ACHILLES TENDON RUPTURE
What is a Achilles Tendon Rupture?
An Achilles tendon rupture affects the back of the lower leg. It mainly affects patients who play recreational sports, but it can happen to anyone.
The Achilles tendon consists of a strong fibrous cord that connects the muscles in the back of the calf to the heel bone. If you overstretch the Achilles tendon, it can tear completely or just partially.
If the Achilles tendon ruptures, you may hear a pop, followed by a sharp pain in the back of the ankle and lower leg that will likely affect the ability to walk properly. Surgeons often need to perform surgery to repair the rupture. For many patients however, nonsurgical treatment can work just as well.
Causes of an Achilles Tendon Rupture
The Achilles tendon helps you point the foot downward, rise on the toes and push off the foot as you walk. You rely on it every time you walk and move your foot.
A Rupture usually occurs in the section of the tendon situated 2 1/2 inches from the point where it attaches to the heel bone. This section might rupture due to poor blood flow which also can impair its ability to heal.
A sudden increase in the stress on the Achilles tendon often causes ruptures. Common examples include:
- Increasing the intensity of exercise
- Falling injuries
- Stepping into a hole
Symptoms of an Achilles Tendon Rupture
Although it’s possible to show no symptoms with an Achilles tendon rupture, most people experience:
- The feeling of having been kicked in the calf
- Severe pain and swelling of the heel
- An inability to bend the foot downward
- An inability to stand on the toes
- A popping or snapping sound when the injury occurs
Seek medical advice immediately if you hear a pop in the heel, especially if you find walking difficult.
Treatment for an Achilles Tendon Rupture
An Achilles tendon rupture is a serious injury that typically requires medical intervention. The treatment options for an Achilles tendon rupture include both nonsurgical and surgical approaches, and the choice depends on various factors such as the extent of the injury, activity level, and individual circumstances. Here are the common treatment methods:
- Non-weight-bearing: Initially, you may need to avoid putting weight on the injured leg. This can be achieved using crutches or a walking boot.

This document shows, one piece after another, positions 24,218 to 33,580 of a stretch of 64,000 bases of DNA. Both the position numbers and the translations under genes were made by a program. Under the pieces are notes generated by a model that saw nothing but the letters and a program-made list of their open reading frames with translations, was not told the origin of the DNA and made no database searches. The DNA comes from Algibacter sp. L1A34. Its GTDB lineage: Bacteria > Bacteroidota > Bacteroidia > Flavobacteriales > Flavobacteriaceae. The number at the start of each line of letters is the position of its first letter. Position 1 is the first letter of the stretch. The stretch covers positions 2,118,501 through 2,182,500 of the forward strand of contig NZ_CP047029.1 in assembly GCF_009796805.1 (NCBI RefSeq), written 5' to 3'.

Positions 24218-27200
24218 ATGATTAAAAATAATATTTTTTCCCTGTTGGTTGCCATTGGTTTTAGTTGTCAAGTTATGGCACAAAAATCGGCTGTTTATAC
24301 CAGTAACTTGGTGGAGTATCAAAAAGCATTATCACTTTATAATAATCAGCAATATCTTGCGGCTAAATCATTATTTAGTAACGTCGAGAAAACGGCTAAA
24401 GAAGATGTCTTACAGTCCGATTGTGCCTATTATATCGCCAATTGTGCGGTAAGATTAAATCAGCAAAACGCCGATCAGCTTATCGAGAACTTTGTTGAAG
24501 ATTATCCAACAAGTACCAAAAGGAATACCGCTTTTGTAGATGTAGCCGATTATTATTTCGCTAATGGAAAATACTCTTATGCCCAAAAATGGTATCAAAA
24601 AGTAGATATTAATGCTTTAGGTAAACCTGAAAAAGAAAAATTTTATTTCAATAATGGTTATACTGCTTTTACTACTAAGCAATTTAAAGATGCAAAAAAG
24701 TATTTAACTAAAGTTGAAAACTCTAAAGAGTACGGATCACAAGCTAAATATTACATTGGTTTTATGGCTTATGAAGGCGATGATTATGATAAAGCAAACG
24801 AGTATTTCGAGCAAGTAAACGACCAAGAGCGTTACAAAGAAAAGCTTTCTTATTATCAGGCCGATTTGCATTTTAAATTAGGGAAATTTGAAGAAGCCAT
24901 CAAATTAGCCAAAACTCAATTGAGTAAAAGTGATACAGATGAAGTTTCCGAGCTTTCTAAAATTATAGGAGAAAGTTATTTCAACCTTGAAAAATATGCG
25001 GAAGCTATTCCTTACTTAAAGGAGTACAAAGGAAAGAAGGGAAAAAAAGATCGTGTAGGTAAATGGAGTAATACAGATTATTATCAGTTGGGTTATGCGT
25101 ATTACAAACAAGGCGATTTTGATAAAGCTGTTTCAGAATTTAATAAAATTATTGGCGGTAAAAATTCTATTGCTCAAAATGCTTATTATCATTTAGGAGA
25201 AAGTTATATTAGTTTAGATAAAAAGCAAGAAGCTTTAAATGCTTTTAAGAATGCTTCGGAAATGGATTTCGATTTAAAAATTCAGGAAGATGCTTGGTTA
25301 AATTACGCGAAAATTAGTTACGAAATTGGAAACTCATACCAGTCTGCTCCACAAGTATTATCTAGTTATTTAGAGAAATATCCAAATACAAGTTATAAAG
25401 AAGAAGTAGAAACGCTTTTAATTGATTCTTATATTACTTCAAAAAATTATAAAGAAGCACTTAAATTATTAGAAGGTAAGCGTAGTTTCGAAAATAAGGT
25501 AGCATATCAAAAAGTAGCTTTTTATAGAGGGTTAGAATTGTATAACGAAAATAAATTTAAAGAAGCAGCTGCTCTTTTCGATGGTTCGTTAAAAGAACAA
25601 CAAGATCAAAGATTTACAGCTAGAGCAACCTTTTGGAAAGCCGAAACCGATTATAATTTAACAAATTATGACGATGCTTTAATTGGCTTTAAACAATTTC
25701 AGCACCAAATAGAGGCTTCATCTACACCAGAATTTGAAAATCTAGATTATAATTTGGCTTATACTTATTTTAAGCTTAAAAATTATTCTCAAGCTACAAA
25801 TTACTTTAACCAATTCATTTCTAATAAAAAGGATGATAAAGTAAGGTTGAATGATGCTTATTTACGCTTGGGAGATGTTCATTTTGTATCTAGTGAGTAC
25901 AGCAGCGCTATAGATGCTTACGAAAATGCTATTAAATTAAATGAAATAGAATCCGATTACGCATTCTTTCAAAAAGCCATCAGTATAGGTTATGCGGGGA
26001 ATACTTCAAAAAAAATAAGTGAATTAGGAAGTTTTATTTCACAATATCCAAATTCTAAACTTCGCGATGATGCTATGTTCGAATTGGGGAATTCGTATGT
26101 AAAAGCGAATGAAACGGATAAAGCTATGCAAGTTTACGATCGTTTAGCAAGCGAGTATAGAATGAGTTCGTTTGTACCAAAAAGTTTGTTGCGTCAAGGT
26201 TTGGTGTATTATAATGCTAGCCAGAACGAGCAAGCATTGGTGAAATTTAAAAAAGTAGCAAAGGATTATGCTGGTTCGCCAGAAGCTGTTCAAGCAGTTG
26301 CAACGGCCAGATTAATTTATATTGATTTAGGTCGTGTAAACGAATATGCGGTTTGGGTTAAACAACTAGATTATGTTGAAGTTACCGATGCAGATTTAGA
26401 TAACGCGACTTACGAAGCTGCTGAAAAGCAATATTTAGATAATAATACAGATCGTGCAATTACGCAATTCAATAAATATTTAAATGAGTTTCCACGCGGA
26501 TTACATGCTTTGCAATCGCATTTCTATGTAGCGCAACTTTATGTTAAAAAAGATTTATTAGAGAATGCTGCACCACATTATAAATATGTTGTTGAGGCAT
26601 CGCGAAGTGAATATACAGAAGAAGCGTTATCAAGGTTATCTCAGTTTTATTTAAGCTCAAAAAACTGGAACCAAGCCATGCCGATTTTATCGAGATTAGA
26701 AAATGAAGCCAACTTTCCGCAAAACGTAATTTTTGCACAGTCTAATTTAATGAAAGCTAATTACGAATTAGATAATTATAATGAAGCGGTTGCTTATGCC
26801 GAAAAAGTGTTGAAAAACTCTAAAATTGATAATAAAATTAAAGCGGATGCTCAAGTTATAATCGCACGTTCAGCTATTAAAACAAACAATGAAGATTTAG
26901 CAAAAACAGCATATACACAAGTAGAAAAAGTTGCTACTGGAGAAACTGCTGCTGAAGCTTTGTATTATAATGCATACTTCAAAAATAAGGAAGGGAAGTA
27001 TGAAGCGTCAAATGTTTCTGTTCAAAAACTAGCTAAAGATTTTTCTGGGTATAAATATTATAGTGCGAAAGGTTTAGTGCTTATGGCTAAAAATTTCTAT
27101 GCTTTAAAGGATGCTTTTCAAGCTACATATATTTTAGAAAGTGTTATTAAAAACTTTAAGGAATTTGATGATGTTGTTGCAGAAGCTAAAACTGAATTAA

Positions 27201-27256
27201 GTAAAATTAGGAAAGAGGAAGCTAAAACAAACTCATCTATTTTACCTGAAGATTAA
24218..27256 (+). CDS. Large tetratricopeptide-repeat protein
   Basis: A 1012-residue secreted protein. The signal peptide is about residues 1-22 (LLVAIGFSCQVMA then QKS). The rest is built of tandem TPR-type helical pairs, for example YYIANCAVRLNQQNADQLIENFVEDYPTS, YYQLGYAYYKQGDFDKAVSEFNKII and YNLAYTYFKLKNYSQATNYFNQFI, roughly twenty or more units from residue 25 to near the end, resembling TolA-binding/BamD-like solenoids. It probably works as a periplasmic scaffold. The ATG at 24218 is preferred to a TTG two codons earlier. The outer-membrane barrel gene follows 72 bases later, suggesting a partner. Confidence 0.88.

- Immobilization: To allow the tendon to heal, your foot and ankle may be placed in a cast or a brace. This helps to keep the tendon in a stretched position and minimize the risk of re-rupture.
- Physical therapy: Once the initial healing phase is complete, physical therapy is typically recommended. This includes exercises to gradually strengthen the calf muscles and improve range of motion. Therapists may use techniques like ultrasound or electrical stimulation to aid in healing.
- Heel lifts or wedges: As the healing progresses, your healthcare provider may advise using heel lifts or wedges in your shoes to gradually raise the heel and reduce strain on the Achilles tendon.
- Repair and suture: Surgical intervention involves making an incision and stitching the torn ends of the Achilles tendon back together. The type of surgical technique used may vary, including open repair or minimally invasive procedures.
- Immobilization: After surgery, you will typically be placed in a cast, walking boot, or brace to immobilize the foot and ankle for several weeks.
- Physical therapy: Once the initial healing phase is complete, physical therapy is initiated to gradually strengthen the calf muscles, improve flexibility, and restore normal function.
The choice between surgical and nonsurgical treatment depends on various factors, such as the patient’s age, activity level, overall health, and the extent of the injury. Surgical treatment is generally recommended for younger, active individuals and those with a complete rupture, while nonsurgical treatment may be suitable for older individuals or those with partial ruptures.